Are you contracting at the moment? ie self employed? (I can't remember tbh)
    A PAYE job will smooth the way, and widen the market, when it comes to the mortgage application.
     
  14. markysimmo

    markysimmo Johnny nice-tits

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    Yes but most if not all of the contracts I will go for are Inside of IR35 so I get my PAYE done by a payroll company
     
  15. scaramanga

    scaramanga Ricky Villa Staff Member

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    Being completely debt free doesn't seem like good financial planning to me.

    Money is cheap at the moment and an amount of debt in some places would enable more investment in others.
     
  16. ricky2tricky4city

    ricky2tricky4city Christian Ziege

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    @johnola 's has everything he desires.
     
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  17. johnola

    johnola Mido

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    Yep it’s a conservative approach. Note though the sophistication within an offset mortgage means I can invest/spend the entire mortgage capital at a whim and finance that purchase at a low rate. I have access to a lot of money instantly if opportunity arises far far in excess of any credit card or personal loan.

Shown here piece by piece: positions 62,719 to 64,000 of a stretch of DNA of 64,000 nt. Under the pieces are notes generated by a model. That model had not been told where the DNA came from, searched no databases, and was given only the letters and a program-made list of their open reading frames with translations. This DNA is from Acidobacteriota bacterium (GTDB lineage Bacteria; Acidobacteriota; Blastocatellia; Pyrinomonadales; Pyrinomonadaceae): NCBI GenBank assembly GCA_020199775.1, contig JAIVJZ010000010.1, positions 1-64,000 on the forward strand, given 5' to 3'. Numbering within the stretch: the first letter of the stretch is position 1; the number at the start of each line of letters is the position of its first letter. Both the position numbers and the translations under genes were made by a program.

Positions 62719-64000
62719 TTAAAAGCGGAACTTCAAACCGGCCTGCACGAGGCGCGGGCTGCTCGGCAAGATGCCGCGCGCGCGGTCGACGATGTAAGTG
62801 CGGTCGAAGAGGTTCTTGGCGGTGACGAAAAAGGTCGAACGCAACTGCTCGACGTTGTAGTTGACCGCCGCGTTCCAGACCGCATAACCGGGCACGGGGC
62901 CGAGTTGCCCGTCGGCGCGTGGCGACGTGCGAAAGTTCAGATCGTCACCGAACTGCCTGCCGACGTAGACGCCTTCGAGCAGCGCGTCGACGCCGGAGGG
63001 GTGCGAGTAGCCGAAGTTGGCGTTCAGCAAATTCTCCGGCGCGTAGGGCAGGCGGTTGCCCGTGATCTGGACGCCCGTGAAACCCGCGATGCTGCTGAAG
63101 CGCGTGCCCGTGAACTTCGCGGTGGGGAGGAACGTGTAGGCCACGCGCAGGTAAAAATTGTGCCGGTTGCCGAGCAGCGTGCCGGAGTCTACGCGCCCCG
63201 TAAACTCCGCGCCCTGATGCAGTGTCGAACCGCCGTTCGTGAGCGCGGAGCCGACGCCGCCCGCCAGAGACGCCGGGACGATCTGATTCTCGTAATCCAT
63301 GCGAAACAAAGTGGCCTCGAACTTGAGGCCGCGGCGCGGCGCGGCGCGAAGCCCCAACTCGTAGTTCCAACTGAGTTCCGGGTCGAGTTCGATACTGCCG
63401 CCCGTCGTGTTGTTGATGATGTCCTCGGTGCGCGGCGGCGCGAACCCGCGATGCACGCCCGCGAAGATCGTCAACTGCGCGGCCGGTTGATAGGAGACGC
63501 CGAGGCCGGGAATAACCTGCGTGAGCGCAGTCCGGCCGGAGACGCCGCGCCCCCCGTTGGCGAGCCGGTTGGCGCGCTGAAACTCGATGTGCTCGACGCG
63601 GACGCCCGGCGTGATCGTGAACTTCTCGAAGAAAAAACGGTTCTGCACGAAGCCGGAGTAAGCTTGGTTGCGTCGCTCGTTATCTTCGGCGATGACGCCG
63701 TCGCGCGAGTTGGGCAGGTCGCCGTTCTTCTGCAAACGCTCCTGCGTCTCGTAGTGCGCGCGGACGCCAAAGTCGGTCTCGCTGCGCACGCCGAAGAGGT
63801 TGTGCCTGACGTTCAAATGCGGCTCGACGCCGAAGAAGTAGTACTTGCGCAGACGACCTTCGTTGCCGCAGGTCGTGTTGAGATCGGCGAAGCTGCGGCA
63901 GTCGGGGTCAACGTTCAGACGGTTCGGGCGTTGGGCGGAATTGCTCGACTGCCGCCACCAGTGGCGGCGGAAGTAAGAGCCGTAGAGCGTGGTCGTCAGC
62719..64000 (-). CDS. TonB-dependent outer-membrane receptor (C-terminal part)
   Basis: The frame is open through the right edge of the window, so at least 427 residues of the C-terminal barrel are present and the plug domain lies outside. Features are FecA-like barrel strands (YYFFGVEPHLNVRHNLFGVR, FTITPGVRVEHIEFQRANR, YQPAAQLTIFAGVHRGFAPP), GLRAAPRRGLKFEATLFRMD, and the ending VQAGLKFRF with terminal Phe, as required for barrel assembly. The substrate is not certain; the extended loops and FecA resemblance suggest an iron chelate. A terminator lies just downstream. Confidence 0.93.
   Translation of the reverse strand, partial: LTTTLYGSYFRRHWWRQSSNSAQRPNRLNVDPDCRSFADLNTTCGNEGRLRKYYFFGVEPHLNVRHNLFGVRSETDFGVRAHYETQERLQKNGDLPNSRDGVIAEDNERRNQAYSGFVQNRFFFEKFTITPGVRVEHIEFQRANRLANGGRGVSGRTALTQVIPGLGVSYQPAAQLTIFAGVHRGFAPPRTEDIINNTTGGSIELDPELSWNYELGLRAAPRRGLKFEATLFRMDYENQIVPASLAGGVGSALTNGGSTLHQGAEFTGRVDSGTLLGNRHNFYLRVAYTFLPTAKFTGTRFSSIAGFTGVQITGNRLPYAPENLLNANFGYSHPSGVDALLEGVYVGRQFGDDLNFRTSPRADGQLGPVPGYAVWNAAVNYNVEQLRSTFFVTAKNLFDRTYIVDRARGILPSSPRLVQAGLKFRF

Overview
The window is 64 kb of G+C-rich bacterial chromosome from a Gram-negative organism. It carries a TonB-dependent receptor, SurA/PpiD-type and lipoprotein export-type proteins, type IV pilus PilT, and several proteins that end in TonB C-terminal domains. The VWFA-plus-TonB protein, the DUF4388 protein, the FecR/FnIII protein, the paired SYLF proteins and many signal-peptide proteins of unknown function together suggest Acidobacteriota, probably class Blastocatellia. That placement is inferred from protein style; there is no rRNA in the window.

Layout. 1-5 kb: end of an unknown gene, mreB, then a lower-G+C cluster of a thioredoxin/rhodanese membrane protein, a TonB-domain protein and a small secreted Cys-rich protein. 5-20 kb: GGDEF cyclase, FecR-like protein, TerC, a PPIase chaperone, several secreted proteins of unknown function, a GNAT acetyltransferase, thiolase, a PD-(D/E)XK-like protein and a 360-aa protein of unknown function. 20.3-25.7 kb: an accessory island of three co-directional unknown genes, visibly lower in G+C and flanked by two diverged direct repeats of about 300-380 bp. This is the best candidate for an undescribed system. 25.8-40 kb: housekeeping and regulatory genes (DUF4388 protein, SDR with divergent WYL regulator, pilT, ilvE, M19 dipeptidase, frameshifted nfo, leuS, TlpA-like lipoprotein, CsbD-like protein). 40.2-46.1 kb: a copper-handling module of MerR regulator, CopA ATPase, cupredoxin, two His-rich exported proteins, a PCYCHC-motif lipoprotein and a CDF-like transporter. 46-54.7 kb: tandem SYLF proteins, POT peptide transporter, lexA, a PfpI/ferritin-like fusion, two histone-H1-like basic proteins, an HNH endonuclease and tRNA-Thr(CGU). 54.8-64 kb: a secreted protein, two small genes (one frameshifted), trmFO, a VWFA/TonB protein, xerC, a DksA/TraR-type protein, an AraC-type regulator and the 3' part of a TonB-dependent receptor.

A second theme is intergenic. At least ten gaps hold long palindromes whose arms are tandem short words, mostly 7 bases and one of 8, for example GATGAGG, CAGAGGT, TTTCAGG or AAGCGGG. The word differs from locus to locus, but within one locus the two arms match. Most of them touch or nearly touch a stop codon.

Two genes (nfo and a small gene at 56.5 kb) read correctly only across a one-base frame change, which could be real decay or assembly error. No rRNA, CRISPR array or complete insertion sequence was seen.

scaramanga likes this.
  18. johnola

    johnola Mido

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    I’ve given up worrying about money anyway. It caused me a lot of stress a decade ago.
     
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  19. markysimmo

    markysimmo Johnny nice-tits

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    Just did my score on Experian and it was 976/999
    Also looked at the mortgage page and it showed that I could be getting 1.5% rate fixed for 3 years
    I have been told though as a contractor I will have to go through a specialist mortgage broker
     
  20. johnola

    johnola Mido

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    fudge that Mark phone up your current mortgage company and ask them for something closer to 1% fixed for 5 years. They’ll pass everyone to underwriting whose circumstances don’t fit the norm but being a contractor (even a new one
    ) isn’t at all unusual.

    I know I was just banging on about the offset but we are gonna switch to repayment and first direct are offering a 1.09% rate fixed for 5 years. It was below 1% last week. That’s at 60% ltv with a £490 fee.
     
    markysimmo likes this.